pink_slip

Beau Yarbrough, Staff Writer
Posted: 03/16/2013 05:47:50 PM PDT
Updated: 03/17/2013 09:39:37 AM PDT

Despite additional revenue in their coffers, nine Inland Empire school districts have warned teachers and other employees that their services may not be required in the coming school year.

State law requires public school districts to notify employees with teaching certificates by March 15 if they might be laid off. After that, no additional teachers can be laid off in the coming school year. In comparison, non-teacher employees only have to get notice 60 days before the coming school year.

As a result, many districts tend to send out many more Reduction In Force (RIF) notices than they end up needing to, putting teachers in an uncertain position for weeks or months, as the state budget grinds slowly towards passage.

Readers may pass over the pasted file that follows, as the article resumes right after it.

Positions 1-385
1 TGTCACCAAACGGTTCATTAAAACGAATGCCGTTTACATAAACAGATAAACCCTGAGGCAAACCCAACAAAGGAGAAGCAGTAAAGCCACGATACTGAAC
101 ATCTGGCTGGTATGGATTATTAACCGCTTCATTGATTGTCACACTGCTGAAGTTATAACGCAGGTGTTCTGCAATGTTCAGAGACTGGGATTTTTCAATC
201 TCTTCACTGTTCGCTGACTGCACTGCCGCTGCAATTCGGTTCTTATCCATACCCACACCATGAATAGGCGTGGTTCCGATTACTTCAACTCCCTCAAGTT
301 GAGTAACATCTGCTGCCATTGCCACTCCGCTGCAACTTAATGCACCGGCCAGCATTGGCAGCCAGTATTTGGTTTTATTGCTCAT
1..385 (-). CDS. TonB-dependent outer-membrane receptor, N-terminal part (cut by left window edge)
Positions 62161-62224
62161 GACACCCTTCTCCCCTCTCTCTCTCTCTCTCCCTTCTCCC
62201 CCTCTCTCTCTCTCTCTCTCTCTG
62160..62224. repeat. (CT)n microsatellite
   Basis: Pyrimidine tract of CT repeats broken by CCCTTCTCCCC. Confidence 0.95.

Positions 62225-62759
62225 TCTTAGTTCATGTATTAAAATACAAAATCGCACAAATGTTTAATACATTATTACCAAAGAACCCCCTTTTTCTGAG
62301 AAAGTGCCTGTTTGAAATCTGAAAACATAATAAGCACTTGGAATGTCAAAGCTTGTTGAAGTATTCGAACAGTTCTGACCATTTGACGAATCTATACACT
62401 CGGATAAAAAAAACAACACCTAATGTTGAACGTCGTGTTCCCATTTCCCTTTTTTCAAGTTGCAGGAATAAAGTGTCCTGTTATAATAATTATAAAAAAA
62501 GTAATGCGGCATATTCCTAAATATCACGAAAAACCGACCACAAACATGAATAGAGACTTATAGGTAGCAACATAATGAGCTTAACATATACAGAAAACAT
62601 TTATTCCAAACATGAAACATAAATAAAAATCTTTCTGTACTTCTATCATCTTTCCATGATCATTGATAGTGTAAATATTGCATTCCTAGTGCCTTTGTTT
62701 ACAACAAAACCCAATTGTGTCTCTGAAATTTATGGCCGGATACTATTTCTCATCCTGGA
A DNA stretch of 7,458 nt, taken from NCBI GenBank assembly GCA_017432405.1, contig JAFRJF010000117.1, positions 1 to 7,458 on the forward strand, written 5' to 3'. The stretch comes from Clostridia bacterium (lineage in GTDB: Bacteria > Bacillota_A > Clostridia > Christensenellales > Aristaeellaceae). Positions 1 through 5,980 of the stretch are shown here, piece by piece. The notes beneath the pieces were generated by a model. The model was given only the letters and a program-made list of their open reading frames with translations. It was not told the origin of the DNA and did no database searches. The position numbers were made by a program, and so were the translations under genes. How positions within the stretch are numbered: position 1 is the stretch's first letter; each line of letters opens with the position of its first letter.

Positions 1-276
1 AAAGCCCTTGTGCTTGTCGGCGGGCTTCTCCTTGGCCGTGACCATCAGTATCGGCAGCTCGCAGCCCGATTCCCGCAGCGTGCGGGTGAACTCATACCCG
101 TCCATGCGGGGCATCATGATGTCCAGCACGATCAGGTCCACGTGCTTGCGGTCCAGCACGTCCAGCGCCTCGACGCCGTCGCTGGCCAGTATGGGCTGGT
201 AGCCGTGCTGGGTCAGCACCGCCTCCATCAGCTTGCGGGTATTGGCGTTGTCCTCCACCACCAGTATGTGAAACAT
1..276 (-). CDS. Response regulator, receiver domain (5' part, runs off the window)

This year, many districts that have laid off teachers in recent years haven’t had to, thanks in part to added revenue from Proposition 30’s passage and Gov. Jerry Brown’s revised public school funding formula, which puts more money in the coffers of some of the most cash-strapped districts.

Historically, California’s public schools are funded based on the average number of students attending a school. In January, Brown proposed a change to the formula that would give more money to districts based on the number of poor, non-English-speaking or foster students. The move followed the Nov. 6 approval of Proposition 30, a sales and income tax hike that prevented an automatic $5.5 billion in mid-year budget cuts and millions more in cuts in future years.

But the Ides of March are bad news to 525 local teachers:

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